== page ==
In 1953, Massachusetts enacted what is commonly referred to as the “Subdivision Control Law“, which is codified at G.L. c. 41, §§ 81K-81GG. The law was enacted for the purpose of
protecting the safety, convenience and welfare of the inhabitants of the cities and towns in which it is, or may hereafter be, put in effect by regulating the laying out and construction of ways in subdivisions providing access to the several lots therein, but which have not become public ways, and ensuring sanitary conditions in subdivisions and in proper cases parks and open areas.
G.L. c. 41, §81M. Accordingly, a principal concern of the statute is “the orderly expansion of the community according to accepted standards of municipal planning”, accomplished by regulation of private street layout and construction, and creation or improvement of utility and drainage features in connection with the subdivision of land. H.R. 2249, 1952 Sess., Report of the Special Commission on Planning and Zoning (Mass. 1952), at 8.
Practically speaking, the Subdivision Control Law requires that a land owner who wishes to subdivide his property into two or more lots submit for approval a plan showing the proposed subdivision, as well as the existing or proposed access ways servicing the same, to the local planning board. See G.L. c. 41, § 81O. (Note, there are important exceptions to this requirement, see G.L. c. 41, §§ 81L, 81P). Predictably, there are occasions where a property owner decides to subdivide and convey a portion of his land without proper approval, leaving the legality and buildability of the subdivided lot or lots in limbo. Anticipating this problem, the Subdivision Control Law contains a remedial provision – Paragraph 3 of Section 81Y – which states:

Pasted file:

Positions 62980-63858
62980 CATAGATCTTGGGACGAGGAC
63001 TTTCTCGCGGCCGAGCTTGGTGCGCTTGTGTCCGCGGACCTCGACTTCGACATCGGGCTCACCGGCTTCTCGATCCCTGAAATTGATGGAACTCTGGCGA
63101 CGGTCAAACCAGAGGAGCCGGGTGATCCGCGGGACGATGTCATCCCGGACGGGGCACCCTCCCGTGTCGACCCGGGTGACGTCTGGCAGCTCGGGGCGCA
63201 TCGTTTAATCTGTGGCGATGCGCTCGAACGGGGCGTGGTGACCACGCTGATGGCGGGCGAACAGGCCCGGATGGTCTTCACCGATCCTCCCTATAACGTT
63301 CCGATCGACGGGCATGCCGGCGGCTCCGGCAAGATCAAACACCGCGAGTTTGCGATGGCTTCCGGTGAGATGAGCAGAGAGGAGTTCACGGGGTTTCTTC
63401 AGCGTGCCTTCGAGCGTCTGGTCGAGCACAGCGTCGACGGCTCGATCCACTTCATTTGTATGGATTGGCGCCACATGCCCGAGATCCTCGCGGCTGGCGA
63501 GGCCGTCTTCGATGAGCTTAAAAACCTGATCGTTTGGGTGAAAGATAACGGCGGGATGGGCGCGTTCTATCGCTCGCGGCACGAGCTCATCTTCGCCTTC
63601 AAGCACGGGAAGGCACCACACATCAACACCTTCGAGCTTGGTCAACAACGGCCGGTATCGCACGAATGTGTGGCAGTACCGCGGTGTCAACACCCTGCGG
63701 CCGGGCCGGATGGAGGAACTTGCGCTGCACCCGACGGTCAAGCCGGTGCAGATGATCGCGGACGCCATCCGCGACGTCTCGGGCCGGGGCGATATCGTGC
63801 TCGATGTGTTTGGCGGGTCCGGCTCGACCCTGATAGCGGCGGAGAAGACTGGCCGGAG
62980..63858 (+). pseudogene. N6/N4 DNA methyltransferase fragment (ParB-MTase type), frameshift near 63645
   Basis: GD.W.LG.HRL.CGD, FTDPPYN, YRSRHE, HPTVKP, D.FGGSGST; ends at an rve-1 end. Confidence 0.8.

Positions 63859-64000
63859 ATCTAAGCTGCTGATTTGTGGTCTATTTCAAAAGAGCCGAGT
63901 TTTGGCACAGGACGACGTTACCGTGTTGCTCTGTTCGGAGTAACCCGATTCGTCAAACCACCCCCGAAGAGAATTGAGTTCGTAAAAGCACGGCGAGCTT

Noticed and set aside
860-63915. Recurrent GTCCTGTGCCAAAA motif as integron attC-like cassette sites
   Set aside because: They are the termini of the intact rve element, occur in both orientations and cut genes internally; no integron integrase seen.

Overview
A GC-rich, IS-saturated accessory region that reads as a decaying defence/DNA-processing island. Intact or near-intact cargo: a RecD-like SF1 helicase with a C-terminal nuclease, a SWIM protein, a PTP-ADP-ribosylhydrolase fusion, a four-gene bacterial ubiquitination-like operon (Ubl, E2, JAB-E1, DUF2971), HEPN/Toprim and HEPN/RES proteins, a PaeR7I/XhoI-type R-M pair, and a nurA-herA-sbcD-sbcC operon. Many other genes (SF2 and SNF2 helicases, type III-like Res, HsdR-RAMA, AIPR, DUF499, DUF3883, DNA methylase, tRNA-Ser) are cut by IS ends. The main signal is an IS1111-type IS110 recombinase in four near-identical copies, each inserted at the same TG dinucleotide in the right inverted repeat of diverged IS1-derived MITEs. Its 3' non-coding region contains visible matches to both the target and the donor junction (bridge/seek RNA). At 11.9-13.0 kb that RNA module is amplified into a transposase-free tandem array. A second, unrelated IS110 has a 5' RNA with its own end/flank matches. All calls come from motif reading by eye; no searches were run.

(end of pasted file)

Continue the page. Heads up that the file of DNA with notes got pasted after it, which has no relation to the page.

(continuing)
If a subdivision of land has been made in a city or town while the subdivision control law is in effect in such city or town without a plan thereof recorded or entitled to be recorded under section eighty-one K, the person or persons executing and delivering the deed, mortgage or other instrument by which such subdivision was made shall be liable to each owner of such land or any part thereof who acquired title without notice or knowledge of such division having been made, for all damages sustained by such owner by reason of such failure to comply, in an action brought within one year after such delivery. Any person owning a lot in a subdivision, approval of which was required by the subdivision control law but not obtained, who did not make the subdivision and acquired title without notice or knowledge of the lack of such approval, may submit a plan of said lot and of the ways giving access thereto to the planning board, and such plan shall be acted upon in the same manner and with the same effect, so far as affects said lot and the rights of access appurtenant thereto, as a plan of a subdivision.
For as often as one might imagine property is subdivided without proper approval, there is a dearth of case law addressing this important statutory mechanism. Fortunately, the language of Paragraph 3 of § 81Y is relatively clear and instructive: an owner of land that was subdivided without the necessary approval under the Subdivision Control Law may (1) hold liable the prior owner/subdivider of the property by an action for damages brought within one year of the improper subdivision; or (2) if more than one year has passed since the subdivision, submit a single-lot plan to the planning board for approval under the otherwise applicable provisions of the Subdivision Control Law.